two (2) major areas of functional capacities.

        Category 4:    Eligible individuals with significant disabilities who have limitations in
                       one (1) major area of functional capacity
.
        Category 5:    All other eligible individuals whose disabilities are non-significant.


    INDIVIDUALS IN UNSERVED PRIORITY CATEGORY
    Effective January 1, 2010, the agency will only be serving priority categories 1 and 2,
    meaning that individuals in priority categories 3,4, and 5 are eligible for OVR services, but
    will not be served.

    If the eligible individual is assigned to a priority category that is not being served, the case
    will be placed on a pre-service waiting list to allow them to be served should the agency
    reopen their applicable priority category. A Shortage of Funds letter, from the Case
    Management System, should be sent to the individual and a copy placed in the case folder.



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    This letter provides basic information regarding:

          The individual’s assigned priority category
          Order of Selection
          Waitlist procedures
          Informs the individual of their ability and process to appeal their priority category
           designation
         Information and Referral to other applicable services.
    The individual has the opportunity to voluntarily place their name on the waitlist and provide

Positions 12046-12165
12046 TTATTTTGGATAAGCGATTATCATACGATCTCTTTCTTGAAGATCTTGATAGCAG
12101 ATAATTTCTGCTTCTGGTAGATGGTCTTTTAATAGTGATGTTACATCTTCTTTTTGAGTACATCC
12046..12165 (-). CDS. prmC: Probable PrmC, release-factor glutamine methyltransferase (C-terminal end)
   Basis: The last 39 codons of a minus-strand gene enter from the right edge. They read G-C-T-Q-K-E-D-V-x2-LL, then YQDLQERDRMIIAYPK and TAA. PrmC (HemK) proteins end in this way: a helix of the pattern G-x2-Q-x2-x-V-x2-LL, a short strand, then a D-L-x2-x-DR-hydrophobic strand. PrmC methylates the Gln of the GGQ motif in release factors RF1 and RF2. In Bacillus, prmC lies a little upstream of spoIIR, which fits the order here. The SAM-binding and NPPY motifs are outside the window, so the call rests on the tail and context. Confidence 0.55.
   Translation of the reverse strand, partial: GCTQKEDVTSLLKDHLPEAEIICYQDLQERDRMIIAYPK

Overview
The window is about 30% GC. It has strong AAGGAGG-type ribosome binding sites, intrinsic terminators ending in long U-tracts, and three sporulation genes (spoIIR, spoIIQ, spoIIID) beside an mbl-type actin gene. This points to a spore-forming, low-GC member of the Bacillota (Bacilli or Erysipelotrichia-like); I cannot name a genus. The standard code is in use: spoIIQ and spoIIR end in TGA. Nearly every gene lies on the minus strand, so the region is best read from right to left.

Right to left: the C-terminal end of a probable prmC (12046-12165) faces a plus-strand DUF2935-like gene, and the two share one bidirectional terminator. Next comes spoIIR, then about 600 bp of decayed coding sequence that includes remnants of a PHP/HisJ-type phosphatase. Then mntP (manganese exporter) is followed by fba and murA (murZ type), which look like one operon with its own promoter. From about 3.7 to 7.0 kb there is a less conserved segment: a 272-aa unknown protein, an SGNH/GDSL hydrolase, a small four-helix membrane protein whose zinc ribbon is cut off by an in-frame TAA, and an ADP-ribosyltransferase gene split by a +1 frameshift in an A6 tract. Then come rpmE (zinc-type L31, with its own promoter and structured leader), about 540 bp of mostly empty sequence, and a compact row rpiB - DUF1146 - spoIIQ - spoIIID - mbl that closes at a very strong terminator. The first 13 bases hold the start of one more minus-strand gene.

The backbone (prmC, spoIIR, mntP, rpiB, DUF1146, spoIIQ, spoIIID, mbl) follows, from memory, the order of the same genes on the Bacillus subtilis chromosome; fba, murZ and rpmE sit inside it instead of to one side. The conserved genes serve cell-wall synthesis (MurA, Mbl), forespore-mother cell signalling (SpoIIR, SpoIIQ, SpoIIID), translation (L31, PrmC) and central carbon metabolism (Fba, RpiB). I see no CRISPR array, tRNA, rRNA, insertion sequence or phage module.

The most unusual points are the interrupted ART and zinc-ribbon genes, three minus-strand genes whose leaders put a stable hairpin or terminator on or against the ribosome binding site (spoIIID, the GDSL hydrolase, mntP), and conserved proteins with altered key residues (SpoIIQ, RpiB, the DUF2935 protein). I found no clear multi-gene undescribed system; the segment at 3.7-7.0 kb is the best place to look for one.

applicable contact information. If the individual fails to respond within thirty (30) days, the
    case should be closed.

    Whenever OVR is unable to serve an individual with a disability due to the Order of
    Selection, information and referral services must be provided. Best practices for providing
    information and referral are presented in the next sub-section of this policy

    At the consumer’s request, an Individualized Plan for Employment (IPE) may be developed
    to the extent possible and held so that services may be initiated as quickly as possible if the
    Order of Selection changes to serve that category.

    A case may be moved from the pre-service listing to an open priority category, trial work
    experience, or closure as appropriate.

    A consumer may remain on the pre-service waitlist indefinitely. Follow-up letters should be
    mailed once a year to individuals to determine if they wish to remain on the waiting list. This
    letter should also remind the individual that if the circumstances to their disability have
    changed, their priority category can be reconsidered. A list of pre-service waitlist cases can
    be generated by CMS.

    Should funds become available, the agency may re-open services to closed priority
    categories. KYOVR will first serve those individuals on the waitlist on a first-applied, first-